Magazine article Editor & Publisher

SEC Taking Close Look at Its Regs

Magazine article Editor & Publisher

SEC Taking Close Look at Its Regs

Article excerpt


Availability of financial info at issue

It's an unsavory but all-too-common practice: A company divulges information to a narrow circle of stock analysts who use the knowledge for profit, with the public left out in the cold.

Federal officials want it to stop. But some journalists fear a regulatory bid to stanch insider whispering could end the give-and-take of daily business reporting -- or, perversely, give companies new opportunities to hide information in plain sight amid the millions of pages available on the Web.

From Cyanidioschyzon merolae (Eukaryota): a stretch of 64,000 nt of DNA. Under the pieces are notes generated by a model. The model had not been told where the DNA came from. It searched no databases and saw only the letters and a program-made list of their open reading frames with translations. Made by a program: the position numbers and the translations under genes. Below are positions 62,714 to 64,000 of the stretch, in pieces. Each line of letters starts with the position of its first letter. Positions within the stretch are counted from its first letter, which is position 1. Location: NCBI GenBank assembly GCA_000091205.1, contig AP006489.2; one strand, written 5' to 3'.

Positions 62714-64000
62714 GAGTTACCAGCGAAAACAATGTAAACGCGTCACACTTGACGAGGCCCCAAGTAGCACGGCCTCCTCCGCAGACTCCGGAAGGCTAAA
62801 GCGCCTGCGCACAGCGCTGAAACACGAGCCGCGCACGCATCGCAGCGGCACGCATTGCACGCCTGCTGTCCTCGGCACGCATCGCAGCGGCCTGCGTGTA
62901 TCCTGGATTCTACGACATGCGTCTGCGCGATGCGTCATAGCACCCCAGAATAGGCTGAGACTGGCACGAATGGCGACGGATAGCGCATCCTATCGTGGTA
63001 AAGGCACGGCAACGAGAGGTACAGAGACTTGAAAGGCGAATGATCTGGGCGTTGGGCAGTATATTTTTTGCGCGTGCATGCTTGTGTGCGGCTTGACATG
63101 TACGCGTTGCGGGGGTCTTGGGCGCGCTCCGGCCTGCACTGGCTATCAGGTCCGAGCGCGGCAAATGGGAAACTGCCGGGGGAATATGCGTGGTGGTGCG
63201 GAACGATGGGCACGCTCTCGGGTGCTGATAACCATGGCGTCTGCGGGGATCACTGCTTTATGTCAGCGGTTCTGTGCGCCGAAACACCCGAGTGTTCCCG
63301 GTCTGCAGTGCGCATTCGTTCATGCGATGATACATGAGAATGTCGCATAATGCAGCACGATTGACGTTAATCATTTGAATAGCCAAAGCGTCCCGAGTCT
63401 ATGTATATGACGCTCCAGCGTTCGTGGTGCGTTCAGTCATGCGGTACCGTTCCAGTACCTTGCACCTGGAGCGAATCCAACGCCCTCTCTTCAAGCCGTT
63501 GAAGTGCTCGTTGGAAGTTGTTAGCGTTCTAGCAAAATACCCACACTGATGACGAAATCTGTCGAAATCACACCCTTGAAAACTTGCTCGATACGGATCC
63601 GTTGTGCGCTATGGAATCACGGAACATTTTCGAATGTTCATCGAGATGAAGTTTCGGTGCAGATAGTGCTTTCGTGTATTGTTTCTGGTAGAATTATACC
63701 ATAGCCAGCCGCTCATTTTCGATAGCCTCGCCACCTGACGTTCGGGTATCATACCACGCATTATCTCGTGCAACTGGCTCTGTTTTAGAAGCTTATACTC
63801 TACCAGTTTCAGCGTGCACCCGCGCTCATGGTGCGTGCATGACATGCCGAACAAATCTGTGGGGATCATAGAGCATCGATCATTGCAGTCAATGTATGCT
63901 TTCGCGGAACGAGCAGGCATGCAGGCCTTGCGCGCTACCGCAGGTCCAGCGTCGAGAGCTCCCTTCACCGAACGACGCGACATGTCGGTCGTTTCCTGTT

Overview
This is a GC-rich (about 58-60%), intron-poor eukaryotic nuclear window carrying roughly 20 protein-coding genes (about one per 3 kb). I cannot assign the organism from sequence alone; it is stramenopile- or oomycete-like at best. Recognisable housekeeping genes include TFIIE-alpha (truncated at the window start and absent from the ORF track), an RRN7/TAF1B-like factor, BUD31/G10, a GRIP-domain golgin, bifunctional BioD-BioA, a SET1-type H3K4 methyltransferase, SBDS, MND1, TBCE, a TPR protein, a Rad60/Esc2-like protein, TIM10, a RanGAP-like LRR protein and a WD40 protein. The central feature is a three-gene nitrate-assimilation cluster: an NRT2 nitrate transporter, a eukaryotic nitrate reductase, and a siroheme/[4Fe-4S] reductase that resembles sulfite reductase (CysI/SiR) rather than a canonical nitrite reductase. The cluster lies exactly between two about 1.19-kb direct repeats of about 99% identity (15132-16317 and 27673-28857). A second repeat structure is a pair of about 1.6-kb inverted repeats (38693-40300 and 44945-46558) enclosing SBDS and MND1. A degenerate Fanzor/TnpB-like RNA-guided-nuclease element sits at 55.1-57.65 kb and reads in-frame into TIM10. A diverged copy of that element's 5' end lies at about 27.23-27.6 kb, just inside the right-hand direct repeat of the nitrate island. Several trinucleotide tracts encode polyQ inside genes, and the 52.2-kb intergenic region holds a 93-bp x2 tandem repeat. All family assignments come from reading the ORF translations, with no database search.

The discussion points up the increased sensitivity surrounding information in an era of high-volume, hair-trigger stock trading. Investing, a game once played mainly in brokerage houses, now involves millions of citizens who closely follow business -- and who move markets when news surfaces.

In such an environment, so-called selective disclosure has become a target of federal ire. Securities and Exchange Commission (SEC) Chairman Arthur Levitt called the practice "a stain on our markets."

As a remedy, the SEC has proposed its Regulation FD, for fair disclosure. The regulation -- which still must be finalized -- says once companies tell somebody something, they must tell everybody. For instance, a warning that earnings might fall short could not be uttered solely in a conference call to a few analysts, but must be spread as widely as possible.

Some fear the rule could end up limiting information. …

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